That is most of the good – though there will be more – but what about the bad? Well I suspect however good Lepage is as a director of sets he was probably less good with people. Even when it was first put on everyone appeared as if they had been left to their own devices and in the current revival I suspect they just gave a stock performance they would routinely give anywhere. We have had much that is good, some bad – so what about the ugly? Well that is the rams’-headed contraption for the enthroned Fricka that slides forward at the start of Act II looking like a large mobility vehicle.

This is my third Die Walküre this season and each has seen Stuart Skelton as Siegmund. I must pose the question is there no one else? However, I am happy to report that – as heard through cinema loudspeakers – this was by a long way the best of these performances. Once again he did not move with ease over the set and held on to some undoubtedly thrilling top notes for a little longer than necessary. But the good news is that there was more lyricism and nuance to longer stretches of the role than I previously heard from Skelton’s burly tenor voice. Eva-Maria Westbroek was an ideal Sieglinde once again and clearly convincingly portrayed the abused victim of a loveless, enforced union to the brutish Hunding (a growling Günther Groissböck, Bayreuth’s next Wotan). Ms Westbroek was one of the sextet of vocal successes, singing with a – seemingly refreshed – radiant and impassioned sound.

Wotan in this production also looks exactly as you would expect him too: he has a patch across his left eye, as well as, a breastplate and spear. This give Wotan – as personified by Greet Grimsley – an imposing, statuesque presence. There was a hint of gravel to Grimsley’s assured voice that gave his portrayal gravitas and authority and he clearly expressed all Wotan’s turmoil whether it was regret, anger, or paternal love. His wife, Fricka, was sung by Jamie Barton and she probably had the best voice of this cast. There are a wide range of vocal colours at her disposal and her top notes sound that of a future Brünnhilde. Barton – in her brief time onstage – gave full vent to her character’s ire and made it abundantly clear who was in charge in her marriage with Wotan.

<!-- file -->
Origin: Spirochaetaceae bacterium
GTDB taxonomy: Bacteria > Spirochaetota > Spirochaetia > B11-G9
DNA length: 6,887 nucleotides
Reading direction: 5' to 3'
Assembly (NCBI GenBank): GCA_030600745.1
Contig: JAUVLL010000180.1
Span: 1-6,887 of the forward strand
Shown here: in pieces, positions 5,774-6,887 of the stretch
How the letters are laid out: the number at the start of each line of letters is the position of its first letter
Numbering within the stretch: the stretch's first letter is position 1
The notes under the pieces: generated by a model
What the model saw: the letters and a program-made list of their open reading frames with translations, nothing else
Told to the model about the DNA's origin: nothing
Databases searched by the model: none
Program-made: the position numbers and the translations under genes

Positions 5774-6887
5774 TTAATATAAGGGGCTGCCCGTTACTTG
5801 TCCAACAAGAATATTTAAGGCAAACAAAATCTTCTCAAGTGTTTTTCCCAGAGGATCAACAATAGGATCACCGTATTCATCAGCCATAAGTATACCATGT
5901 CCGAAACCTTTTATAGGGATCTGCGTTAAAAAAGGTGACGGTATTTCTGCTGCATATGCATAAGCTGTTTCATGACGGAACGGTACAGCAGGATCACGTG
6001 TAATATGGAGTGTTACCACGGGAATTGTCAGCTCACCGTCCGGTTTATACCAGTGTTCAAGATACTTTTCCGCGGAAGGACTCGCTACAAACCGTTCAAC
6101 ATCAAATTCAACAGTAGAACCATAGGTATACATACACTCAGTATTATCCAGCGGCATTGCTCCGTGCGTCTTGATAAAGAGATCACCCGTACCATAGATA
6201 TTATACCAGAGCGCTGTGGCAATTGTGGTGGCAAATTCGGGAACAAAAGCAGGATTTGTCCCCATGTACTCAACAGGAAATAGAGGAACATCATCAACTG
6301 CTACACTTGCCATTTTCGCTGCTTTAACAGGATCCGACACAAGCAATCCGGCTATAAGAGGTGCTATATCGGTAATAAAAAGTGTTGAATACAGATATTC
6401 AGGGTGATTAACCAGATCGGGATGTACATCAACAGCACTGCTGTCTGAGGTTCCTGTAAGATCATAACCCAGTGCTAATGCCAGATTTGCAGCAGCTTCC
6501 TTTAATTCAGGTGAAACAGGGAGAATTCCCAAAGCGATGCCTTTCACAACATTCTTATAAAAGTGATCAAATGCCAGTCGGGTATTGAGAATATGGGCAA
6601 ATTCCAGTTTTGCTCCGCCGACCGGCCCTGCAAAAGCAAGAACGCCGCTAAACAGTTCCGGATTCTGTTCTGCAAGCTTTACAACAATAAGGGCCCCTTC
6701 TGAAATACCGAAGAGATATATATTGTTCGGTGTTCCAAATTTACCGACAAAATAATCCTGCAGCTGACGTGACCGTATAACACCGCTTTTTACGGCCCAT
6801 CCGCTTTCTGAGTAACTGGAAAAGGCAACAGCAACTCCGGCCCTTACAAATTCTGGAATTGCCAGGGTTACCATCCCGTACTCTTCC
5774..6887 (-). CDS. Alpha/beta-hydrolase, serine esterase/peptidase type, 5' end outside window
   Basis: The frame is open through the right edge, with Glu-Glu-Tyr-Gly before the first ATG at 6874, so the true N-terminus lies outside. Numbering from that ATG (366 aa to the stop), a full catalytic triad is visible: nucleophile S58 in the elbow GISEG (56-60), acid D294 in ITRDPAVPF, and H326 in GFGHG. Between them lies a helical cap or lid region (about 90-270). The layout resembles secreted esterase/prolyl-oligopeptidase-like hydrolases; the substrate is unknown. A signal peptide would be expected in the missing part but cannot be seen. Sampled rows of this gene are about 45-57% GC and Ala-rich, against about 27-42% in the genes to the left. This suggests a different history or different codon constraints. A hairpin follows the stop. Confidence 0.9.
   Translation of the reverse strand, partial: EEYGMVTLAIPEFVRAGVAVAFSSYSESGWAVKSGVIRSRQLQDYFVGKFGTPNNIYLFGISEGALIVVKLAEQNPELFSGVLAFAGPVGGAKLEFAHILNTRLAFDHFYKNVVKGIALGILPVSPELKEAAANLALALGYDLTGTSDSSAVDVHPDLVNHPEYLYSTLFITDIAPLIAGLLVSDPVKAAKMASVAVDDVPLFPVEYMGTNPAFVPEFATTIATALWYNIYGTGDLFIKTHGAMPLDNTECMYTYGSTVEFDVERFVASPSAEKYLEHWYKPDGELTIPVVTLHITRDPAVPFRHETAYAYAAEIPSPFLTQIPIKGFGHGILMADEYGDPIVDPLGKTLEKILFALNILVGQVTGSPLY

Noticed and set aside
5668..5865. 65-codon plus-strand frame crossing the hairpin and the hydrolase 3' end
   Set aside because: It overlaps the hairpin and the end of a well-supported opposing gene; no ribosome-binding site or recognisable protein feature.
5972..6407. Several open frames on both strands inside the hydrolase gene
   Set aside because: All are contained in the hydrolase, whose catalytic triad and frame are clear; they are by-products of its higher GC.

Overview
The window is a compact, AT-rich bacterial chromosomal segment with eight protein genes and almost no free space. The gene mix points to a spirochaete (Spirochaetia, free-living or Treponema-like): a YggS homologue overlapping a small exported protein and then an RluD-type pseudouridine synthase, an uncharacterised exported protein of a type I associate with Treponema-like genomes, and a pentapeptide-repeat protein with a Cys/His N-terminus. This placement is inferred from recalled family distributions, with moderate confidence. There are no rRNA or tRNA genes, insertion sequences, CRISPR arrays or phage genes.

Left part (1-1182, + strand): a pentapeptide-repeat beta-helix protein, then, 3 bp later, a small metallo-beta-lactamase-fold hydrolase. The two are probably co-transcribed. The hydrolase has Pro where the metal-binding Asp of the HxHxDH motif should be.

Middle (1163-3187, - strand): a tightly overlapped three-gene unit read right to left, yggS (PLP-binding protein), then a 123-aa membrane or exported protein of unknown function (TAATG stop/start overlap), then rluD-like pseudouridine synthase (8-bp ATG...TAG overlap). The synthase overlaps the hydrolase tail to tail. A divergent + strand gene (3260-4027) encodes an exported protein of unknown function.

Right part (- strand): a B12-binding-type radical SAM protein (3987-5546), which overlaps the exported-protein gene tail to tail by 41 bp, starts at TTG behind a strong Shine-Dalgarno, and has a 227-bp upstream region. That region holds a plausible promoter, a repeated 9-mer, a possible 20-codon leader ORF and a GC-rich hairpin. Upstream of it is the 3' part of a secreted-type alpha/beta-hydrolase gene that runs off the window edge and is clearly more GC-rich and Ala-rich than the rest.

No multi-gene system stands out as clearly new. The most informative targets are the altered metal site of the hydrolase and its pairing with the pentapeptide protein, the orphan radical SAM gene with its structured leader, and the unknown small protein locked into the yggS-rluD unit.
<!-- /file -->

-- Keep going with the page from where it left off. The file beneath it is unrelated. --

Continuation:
I am somewhat conflicted by Christine Goerke’s Brünnhilde. Her Twitter handle is @HeldenMommy and when giving a shout out to her daughters during a backstage interview (with former Met Brünnhilde Deborah Voigt) she engagingly hinted they should pay particular attention to Act III and ‘watch what happens when you don’t listen to your father’. Acting-wise her Valkyrie was girlish, vulnerable, sweet and prone to tears. However I missed any sense she was supposed to be a warrior maiden. It is difficult to judge a vocal performance unless it is heard live but, for me, her bright ‘Hojotohos’ sounded as if she was not there to take any risks with her voice and the role for the most part sounded as if it had more dark colours in it than even Wagner possibly intended.

Philippe Jordan has considerable Wagner pedigree and bought immense character, great sense of overall direction, and attention to detail to his Die Walküre that had all the required passion, tenderness and excitement it needed. Jordan’s brisk tempi ensured there was nothing routine about this very strong performance. The Met Orchestra sounded as if they responded well to him and were their usual accomplished musical selves.

Jim Pritchard | April 2019

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A production by Robert Lepage (2011)